April 22, 2021

Earth Day is a day to take action to protect the planet and celebrate the incredible planet we call home with all its breathtaking landscapes, life-giving water, interconnected ecosystems and stunning biodiversity. From the migrations of Arctic terns and the porcupine caribou to the metamorphoses of butterflies and frogs to the echolocation used by dolphins and bats to the hunting techniques of punching mantis shrimp and bubble-netting whales, nature is truly awe inspiring.

Humpback whales bubble net feeding
Kay White/NPS

Earth Day was born of the need to stop the destruction humans unleash upon the environment. We’ve seen progress in the 51 years since, with species like the peregrine falcon, American alligator, humpback whale and gray wolf brought back from the brink of extinction. But we’ve also created and exacerbated new problems. Carbon emissions continue to increase. Plastic pollution is ubiquitous. We are on the verge of a sixth mass extinction. And the Trump administration left wide-ranging damage in its wake. Today, some states, like Montana are stuck in a backward slide. Instead of protecting habitat and imperiled species, it’s declared open season on wolves and bears. In Florida, at least 649 manatees have died this year alone because of pollution. And in the Pacific Northwest, the Snake River was named America’s most endangered river.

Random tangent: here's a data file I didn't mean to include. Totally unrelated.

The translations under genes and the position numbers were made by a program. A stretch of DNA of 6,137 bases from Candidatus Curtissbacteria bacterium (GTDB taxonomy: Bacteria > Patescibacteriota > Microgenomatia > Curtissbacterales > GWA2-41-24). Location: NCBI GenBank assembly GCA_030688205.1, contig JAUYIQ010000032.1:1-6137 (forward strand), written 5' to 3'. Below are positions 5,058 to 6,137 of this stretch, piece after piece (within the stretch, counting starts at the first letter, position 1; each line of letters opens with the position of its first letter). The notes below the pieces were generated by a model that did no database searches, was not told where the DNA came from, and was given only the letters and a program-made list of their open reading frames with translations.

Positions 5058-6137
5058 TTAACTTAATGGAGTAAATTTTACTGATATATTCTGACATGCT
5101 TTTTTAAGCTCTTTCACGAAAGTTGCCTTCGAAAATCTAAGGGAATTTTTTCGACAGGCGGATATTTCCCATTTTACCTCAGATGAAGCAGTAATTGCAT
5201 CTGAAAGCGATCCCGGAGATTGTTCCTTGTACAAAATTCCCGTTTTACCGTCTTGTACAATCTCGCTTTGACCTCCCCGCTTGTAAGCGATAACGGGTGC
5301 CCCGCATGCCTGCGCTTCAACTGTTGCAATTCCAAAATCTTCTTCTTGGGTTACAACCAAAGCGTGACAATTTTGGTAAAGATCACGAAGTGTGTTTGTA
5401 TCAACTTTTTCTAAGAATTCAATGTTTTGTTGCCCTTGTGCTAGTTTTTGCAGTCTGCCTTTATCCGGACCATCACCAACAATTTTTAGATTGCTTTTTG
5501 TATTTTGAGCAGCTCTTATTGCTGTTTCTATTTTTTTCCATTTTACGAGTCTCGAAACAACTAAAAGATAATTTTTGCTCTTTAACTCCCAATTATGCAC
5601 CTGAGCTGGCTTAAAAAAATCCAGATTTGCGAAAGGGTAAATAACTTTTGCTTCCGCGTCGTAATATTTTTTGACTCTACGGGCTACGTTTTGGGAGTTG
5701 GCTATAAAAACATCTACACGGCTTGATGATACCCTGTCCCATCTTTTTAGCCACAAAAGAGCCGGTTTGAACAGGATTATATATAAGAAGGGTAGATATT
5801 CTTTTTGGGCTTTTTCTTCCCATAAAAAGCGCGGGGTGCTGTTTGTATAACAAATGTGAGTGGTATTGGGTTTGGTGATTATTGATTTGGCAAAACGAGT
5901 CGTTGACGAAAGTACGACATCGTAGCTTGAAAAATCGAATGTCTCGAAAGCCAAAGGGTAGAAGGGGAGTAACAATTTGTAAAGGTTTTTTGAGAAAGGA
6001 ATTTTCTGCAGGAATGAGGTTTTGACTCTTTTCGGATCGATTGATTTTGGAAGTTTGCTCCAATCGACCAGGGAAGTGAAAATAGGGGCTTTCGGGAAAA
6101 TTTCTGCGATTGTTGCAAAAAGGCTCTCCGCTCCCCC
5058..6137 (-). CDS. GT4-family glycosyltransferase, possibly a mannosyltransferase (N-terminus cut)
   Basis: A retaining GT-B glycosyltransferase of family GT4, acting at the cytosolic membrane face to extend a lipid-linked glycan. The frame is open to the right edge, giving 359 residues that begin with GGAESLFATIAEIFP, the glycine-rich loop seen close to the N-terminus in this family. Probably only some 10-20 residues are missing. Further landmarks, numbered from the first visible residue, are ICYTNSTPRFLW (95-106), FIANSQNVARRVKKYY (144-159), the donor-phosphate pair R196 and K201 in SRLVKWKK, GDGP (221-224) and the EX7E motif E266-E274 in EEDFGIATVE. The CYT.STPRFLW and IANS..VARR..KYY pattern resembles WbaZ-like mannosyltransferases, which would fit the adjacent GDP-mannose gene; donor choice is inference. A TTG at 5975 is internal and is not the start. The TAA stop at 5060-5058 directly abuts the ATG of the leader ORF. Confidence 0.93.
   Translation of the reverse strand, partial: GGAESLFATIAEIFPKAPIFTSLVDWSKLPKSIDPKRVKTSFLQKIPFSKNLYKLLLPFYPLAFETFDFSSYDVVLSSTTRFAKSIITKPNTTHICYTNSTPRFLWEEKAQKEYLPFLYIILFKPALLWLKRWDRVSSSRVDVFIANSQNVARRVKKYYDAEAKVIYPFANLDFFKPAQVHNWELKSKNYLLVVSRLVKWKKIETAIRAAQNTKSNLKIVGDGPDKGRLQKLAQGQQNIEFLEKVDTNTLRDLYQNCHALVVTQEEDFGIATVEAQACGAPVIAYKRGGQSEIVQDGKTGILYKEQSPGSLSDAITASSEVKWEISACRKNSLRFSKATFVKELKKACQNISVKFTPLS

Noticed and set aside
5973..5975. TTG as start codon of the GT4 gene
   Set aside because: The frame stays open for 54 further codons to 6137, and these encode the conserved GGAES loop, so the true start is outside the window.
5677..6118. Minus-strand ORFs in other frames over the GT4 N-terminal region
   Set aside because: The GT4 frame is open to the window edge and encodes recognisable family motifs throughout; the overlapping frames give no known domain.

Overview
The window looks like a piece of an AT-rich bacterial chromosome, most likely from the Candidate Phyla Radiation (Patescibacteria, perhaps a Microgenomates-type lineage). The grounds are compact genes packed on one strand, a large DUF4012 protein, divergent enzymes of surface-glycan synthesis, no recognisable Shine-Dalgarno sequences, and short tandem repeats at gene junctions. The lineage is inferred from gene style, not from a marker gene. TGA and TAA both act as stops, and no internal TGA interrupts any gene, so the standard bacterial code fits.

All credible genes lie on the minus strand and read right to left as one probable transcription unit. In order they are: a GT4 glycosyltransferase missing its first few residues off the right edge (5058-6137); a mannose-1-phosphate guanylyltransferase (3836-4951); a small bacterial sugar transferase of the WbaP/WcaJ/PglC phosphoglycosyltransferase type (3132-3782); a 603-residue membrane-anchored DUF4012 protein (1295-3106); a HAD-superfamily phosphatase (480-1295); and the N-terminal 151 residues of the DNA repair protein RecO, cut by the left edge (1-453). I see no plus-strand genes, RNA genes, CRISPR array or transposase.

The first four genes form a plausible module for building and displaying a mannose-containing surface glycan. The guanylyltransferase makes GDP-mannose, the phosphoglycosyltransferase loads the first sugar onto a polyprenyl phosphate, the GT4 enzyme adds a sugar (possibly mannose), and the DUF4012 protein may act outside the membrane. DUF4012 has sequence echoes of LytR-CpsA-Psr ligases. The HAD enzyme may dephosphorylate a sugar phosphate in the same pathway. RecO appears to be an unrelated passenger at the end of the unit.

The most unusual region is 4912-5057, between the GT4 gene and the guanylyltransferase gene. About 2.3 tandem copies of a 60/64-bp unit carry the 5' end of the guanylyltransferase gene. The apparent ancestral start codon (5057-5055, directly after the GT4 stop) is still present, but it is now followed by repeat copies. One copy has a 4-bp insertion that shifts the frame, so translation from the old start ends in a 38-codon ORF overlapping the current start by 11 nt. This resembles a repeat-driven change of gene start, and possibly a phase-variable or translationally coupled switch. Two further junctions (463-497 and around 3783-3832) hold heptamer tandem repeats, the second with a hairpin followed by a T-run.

We can undo these harms, revive habitats and reestablish imperiled species. Nature is resilient – we are resilient – but restoration takes time. That means we need to act now to save these places and animals.

Salmon pool together in a stream, Katmai Preserve
Russ Taylor/NPS